Women and women's organisations have played a pivotal role in Singapore since its pre-independence days, but they have not always featured strongly in the country's historical narrative.
Highlighting the contributions of women as the Republic marks its bicentennial this year, Minister for Culture, Community and Youth Grace Fu said yesterday: "It is an opportunity for us to reflect on the longer historical evolution of women in Singapore and impact they made on our nation."
Women, who made up about 20 per cent of the population in the 1900s, grew in numbers in the 1920s as colonial authorities restricted the number of male immigrants to balance the gender ratio and control the unemployment level, she said.
"This opened the door for female immigrants. Among these were the samsui women and amahs," she said at a conference by the Singapore Chinese Chamber of Commerce and Industry at Shangri-La Hotel.
Noting these immigrant women achieved financial independence and provided for their families, Ms Fu added that they were an exception as migrant communities here were from cultures that constrained women in the roles of wives and mothers after marriage.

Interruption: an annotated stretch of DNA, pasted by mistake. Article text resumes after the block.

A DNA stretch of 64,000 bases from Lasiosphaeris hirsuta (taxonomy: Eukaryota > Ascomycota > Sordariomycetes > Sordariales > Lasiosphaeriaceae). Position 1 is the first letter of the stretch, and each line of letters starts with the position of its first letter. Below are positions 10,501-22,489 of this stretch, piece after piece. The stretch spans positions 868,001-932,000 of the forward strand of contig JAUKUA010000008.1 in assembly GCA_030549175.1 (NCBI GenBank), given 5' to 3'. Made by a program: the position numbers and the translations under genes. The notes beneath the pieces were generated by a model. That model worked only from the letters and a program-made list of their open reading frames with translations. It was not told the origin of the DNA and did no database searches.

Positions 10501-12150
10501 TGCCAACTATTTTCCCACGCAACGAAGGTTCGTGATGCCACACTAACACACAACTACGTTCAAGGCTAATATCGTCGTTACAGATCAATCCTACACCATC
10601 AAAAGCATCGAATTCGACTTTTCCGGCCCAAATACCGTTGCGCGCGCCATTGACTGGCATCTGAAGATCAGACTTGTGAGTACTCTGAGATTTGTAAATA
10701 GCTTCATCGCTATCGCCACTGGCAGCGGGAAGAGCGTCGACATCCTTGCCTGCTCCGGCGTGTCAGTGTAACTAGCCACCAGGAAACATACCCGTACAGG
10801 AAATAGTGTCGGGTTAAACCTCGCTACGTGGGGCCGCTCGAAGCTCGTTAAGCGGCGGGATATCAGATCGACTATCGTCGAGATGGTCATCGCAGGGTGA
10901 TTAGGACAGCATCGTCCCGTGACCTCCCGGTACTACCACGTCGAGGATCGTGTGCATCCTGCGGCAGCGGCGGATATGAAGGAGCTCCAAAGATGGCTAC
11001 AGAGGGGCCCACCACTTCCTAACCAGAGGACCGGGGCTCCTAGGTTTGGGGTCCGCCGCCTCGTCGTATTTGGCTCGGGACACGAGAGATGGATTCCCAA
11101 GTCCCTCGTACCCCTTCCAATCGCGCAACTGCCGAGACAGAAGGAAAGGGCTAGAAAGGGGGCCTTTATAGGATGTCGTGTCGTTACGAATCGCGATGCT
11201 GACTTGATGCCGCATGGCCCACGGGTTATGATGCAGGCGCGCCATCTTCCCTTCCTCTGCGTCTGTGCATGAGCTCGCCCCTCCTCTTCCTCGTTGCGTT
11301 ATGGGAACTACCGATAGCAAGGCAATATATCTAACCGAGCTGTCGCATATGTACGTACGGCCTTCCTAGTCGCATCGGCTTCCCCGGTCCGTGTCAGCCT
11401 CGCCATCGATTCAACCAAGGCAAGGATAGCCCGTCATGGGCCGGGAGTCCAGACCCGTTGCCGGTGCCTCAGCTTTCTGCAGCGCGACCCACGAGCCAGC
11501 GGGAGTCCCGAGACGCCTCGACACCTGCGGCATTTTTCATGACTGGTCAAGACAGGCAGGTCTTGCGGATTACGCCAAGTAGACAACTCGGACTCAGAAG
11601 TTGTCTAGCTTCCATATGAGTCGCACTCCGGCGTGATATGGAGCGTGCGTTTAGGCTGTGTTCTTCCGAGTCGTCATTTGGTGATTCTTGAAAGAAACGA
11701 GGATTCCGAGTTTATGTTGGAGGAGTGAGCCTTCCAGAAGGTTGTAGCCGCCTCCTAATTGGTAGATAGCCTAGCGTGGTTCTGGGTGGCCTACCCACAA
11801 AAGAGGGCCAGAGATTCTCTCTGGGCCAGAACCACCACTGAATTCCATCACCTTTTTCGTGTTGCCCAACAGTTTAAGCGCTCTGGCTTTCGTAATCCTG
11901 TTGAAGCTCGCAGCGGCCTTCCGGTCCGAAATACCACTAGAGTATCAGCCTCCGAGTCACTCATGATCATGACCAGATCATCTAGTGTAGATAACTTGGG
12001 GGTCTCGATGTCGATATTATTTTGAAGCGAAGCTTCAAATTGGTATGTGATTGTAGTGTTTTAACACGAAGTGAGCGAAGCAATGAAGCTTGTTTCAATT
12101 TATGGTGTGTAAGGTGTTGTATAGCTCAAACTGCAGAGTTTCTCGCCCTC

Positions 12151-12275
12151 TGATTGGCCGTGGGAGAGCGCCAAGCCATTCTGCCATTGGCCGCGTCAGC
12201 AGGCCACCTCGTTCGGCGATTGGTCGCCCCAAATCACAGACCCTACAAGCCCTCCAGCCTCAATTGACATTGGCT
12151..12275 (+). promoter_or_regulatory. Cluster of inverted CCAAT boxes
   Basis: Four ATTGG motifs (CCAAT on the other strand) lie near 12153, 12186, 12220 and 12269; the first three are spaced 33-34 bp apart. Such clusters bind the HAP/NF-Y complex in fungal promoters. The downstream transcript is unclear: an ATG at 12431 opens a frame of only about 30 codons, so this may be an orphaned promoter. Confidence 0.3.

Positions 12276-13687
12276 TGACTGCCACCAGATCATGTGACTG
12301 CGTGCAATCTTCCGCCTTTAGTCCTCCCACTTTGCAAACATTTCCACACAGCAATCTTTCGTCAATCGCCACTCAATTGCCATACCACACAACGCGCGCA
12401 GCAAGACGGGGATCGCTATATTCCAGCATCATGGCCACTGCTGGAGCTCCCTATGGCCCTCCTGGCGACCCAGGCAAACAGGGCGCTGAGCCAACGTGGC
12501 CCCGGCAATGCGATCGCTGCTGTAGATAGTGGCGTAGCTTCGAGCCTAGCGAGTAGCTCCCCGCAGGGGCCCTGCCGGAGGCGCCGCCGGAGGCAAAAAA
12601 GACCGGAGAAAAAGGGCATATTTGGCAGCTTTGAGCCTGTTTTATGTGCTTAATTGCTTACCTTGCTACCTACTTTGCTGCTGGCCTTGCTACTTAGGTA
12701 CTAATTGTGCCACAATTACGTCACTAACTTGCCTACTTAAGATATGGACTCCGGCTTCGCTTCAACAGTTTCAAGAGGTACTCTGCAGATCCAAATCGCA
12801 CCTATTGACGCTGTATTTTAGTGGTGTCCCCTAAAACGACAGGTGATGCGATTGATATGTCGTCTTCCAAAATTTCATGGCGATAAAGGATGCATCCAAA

Change started as women galvanised to contribute to war rehabilitation efforts, and set up associations and mutual help groups.
A lobbying movement began, she added, for legislation to protect women and give them equal rights. Eventually, the Women's Charter was enacted in 1961.
Ms Fu also noted the need to celebrate women who pushed frontiers despite social norms setting limits on what they could do. They include Singapore's first woman Olympian, Tang Pui Wah.
But women continue to struggle with playing multiple roles in life even as they now have more opportunities, she said.
In a speech yesterday, DP Architects chief executive Angelene Chan said she continued to receive gender-related queries from the media such as why women were outnumbered by men at senior levels.
Noting that many women feel pressure to choose between work and family, she said it was helpful to stop seeing the choice to raise a family as a sacrifice, and to not worry that one will lose her edge when returning to work.
In a discussion on the outlook for career women, Ms Jaelle Ang, co-founder of co-working space operator The Great Room, said it was important not to buy into gender cliches but instead form teams based on each person's strengths and weaknesses.